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The Spanish Supreme Court has just ruled on the controversy over the dies a quo for calculating the deadline for exercising dismissal actions when a company sends a dismissal letter via certified fax and it cannot be delivered to the employee (judgment of the Fourth Chamber of the Supreme Court, of January 29, 2020, Cassation appeal for the unification of doctrine 2578/2017).

The facts on which the Supreme Court has ruled refer to the following case: the company sent a certified fax to the employee’s home informing of the employee’s disciplinary dismissal. Following the appropriate delivery attempts, the letter remained pending collection at the post office on July 13, 2016. The employee collected the certified fax at the post office on August 11, 2016, without exhausting the deadline of 30 calendar days to collect the document established by the regulations governing the provision of postal services.

The Supreme Court overruled the judgment on appeal (judgment of the High Court of Madrid of May 8, 2017, Appeal 2020/2017) and confirmed the ruling of the contrasting judgment (judgment of the High Court of Valencia of July 3, 2012, Appeal 1459/2012), concluding that the start of the term for exercising the dismissal action is not the date on which the postal service leaves the notice to collect the certified fax, but instead, the date on which the employee collects the certified fax, within 30 days from when the postal service left the notice.

And to do so, the court uses the following arguments:

  • The dismissal constitutes a declaration of intent requiring receipt, i.e., the employee must have knowledge of the dismissal for it to take effect. Thus, the company has a duty to notify the employee of the letter of dismissal. However, once the means of notice have been chosen, to consider the notice validly served, “the rules governing the chosen means” must be applied.
  • The employee, having been informed that the company had sent a communication, collected the letter within the deadline established by article 42 of Royal Decree 1829/1999. Therefore, the employee did not refuse to receive the letter of dismissal, nor employ stalling techniques, nor act in bad faith.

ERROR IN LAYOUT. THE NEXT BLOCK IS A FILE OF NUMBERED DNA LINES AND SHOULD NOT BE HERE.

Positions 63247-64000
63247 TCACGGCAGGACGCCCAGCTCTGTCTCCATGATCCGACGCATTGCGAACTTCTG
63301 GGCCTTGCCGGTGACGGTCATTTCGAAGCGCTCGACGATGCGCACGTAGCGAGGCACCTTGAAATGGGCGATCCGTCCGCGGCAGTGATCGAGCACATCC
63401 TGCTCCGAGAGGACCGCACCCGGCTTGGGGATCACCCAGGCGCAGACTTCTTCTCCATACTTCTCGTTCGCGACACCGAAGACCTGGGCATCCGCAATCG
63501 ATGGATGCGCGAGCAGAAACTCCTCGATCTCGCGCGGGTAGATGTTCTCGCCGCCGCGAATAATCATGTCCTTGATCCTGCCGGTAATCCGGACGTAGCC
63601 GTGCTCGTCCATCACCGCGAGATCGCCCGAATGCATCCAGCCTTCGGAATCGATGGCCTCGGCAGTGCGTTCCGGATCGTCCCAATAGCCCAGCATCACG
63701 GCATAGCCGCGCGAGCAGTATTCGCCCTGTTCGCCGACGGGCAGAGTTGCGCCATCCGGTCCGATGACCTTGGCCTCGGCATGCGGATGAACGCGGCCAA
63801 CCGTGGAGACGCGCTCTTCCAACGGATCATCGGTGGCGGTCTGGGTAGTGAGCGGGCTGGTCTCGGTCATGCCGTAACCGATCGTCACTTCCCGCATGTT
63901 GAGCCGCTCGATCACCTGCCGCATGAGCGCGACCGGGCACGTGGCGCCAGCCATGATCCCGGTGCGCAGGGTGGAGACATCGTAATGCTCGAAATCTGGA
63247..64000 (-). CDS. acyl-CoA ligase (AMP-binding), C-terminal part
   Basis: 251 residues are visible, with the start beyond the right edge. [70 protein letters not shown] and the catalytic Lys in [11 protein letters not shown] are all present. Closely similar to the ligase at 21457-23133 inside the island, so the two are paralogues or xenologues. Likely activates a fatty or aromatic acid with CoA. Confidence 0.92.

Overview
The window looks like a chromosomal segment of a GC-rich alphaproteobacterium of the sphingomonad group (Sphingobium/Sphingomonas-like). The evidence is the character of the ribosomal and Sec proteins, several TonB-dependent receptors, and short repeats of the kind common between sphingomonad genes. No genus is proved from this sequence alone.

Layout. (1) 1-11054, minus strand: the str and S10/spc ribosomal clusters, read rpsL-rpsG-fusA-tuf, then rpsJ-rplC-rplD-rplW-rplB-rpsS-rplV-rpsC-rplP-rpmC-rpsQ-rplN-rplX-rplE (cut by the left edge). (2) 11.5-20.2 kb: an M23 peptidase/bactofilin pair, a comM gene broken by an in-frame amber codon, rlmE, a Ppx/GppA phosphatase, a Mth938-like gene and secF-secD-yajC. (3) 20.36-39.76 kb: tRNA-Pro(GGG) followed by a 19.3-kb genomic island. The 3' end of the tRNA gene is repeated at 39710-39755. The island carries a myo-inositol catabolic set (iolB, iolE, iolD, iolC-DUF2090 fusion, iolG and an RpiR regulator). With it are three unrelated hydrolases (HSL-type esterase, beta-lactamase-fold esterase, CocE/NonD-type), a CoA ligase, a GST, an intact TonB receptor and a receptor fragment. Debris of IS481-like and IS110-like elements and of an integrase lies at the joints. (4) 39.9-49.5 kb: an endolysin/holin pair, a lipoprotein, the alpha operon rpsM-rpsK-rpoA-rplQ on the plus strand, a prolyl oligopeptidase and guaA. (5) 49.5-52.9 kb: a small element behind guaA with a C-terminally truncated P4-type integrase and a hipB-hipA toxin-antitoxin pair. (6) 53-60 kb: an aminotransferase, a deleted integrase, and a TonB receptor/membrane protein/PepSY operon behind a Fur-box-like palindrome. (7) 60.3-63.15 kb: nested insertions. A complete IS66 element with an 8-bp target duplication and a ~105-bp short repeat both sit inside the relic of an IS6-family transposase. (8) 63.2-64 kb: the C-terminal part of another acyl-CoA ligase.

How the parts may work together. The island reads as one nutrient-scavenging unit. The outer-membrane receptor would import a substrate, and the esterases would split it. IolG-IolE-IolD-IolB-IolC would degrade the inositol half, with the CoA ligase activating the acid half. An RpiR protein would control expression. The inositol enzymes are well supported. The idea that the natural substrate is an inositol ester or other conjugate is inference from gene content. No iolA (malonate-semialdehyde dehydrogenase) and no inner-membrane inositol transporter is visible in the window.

• The expiry of the dismissal action must be interpreted restrictively, not extensively, given that it is an exceptional measure that leads to the impairment of a right.

The judgment leaves some questions unanswered, such as how do we calculate the dies a quo when, after the appropriate delivery attempts, the employee fails to collect the letter from the post office?

First, we must consider that, when the employee’s behavior prevents the receipt of the dismissal letter, the company cannot be found to have breached its duty to serve notice. According to well-known case law of the Supreme Court, whoever has employed all the appropriate means for the aim pursued cannot be found to have breached the duty of notice (judgment of the Supreme Court of May 23, 1990).

From the judgment we can deduce that the expiry of the notice collection period (30 days) would amount to a refusal by the employee to receive it and, therefore, the dies a quo should be established as the day after the end of the deadline.

If this were the criteria, it would represent a change in the interpretation made by other courts, which, in similar circumstances to the question raised, have taken as the reference the date of the unsuccessful delivery attempt of the certified fax at the employee’s home (such as the judgment of the High Court of Castile-La Mancha, of December 15, 2005, Appeal 635/2005; and the judgment of the High Court of Catalonia, of September 14, 2018, Appeal 3160/2018).

Hence, companies must now consider the potential delays that could be caused in using this reliable means of notification when the certified fax has not been successfully delivered to the employee’s home.

This post is also available in: Español



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